The Ska Vengers put on India’s best stage show. To look at, they’re part-cabaret, part-mod and part-2-tone, an extravagant blast that’s as much melody and groove as it is pure clever theatre. Nominally they’re a ska band, but their reach far exceeds such genre pigeonholing: they draw from a larger, more urban, more colourful gene pool. In spirit, they are a product of modern, self-aware pop, though they’re not above kicking up a plain and simple racket for the benefit of pub drunks; they do, among other things, recooked R&B and soul standards to rattling, hyperactive drums and bass, with two full-time singers, a thrust-and-duck brass section, and an all-purpose melody-and-harmonies department consisting of a guitar-player and a keyboardist who wear hats, handle the backing vocals, and fiddle with bits of percussion.
They’re also, in the scheme of things, quite well-known, which means they get to play festivals, have the glossies occasionally running a feature, and it’s not just their drinking buddies who follow their page on Facebook.
Their first record – due out soon – is, thus, a case of an established live act taking to the studios. The interesting thing, of course, is to see how much of that exciting, extroverted stage routine survives the constraints of the LP.
The first track more or less gives it away. Half a minute of scratchy Peggy Lee sample – cheekily over publishing rights permitted length – interrupted by rat-a-tat snare, and we’re off into epileptic ska-land. And that’s the record: eleven songs and forty five minutes of chic originals and jerked-up covers turned on their heads, sped up, rewritten, and rapped over to the point of being originals themselves. The pedigree is unimpeachable; what’s more, as we all know, the last time a group did an Arthur Alexander tune on their début, it worked out quite well for everybody in the end.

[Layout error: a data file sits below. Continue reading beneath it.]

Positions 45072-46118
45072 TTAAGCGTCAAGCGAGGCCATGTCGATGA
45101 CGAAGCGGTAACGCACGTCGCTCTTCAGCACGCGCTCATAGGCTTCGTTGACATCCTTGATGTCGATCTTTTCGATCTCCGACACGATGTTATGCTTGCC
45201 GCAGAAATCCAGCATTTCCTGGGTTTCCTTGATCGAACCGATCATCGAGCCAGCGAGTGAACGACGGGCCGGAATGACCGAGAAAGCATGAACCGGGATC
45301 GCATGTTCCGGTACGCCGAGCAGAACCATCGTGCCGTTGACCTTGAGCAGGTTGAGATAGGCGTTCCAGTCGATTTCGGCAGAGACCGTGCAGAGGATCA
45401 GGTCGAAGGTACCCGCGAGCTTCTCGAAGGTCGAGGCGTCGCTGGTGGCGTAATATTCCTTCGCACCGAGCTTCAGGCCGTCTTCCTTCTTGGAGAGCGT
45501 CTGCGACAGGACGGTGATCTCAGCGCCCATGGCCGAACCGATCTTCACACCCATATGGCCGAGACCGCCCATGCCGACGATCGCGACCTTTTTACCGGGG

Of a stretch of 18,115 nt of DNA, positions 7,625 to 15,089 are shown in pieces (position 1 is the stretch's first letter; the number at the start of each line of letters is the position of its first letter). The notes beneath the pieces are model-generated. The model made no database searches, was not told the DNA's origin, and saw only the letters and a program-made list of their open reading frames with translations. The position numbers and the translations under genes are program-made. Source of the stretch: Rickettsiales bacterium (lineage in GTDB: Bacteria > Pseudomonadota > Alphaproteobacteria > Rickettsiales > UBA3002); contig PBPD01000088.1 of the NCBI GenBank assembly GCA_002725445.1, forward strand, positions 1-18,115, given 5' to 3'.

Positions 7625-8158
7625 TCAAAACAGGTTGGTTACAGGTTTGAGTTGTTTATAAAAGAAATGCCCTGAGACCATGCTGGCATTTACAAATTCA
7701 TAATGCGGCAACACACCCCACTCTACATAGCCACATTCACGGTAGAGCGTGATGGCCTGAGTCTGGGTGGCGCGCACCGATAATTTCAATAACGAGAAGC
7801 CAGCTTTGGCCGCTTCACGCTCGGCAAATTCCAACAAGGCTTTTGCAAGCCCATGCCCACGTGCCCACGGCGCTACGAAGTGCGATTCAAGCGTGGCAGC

The problem here is, there are no surprises: none of this adds anything to what they’re already known to do. What’s worse, played through tinny speakers in the living room, whilst sober and without that pair of legs to goggle at, the record also painfully shows up the ‘Vengers’ biggest weaknesses: that, in spite of the material being thoroughly entertaining, they simply don’t do “soulful”, and, heaven knows, some of these songs have been known to have been done with soul before. More: the skill and taste are as evident as you’d expect – that rhythm section is among the very finest – but the tidy for-the-tapes playing and the big-budget production bleed it of the crisp, unstoppable crackling-and-popping that makes their show so memorable. Bringing in some of the more wigged-out sides of sister concern the Jass B’stards might’ve compensated for some of these losses, but the two seem to maintain their distance on record: as it turns out, what we have here is a clean-cut piece of the Ska Vengers that you’d take home to meet mum, a pretty great party record nevertheless, but it’s a far better party when you actually go watch them and don’t have to worry about things like emotions and capturing all that energy and style on tape.
In an age in which it’s easier for a small group to make an album than to score a gig, the Ska Vengers remain stubbornly traditional: they are, fundamentally, a performance act. They subscribe to none of the current indie band snobberies about writing inward-looking songs, keeping covers off albums or turning out as if they’ve just wandered over from maths class: their carnation-in-buttonhole look stands out in a shabby, denim-clad world. They have a knowing, winking bag of tricks for keeping their crowds entertained; the record simply documents this. Their troubles will only begin if they inadvertently hem themselves in, if the schtick runs dry and they can’t break out, if they find themselves one day having turned into a Pipettes-like novelty act. For now, they’re best. Go, watch.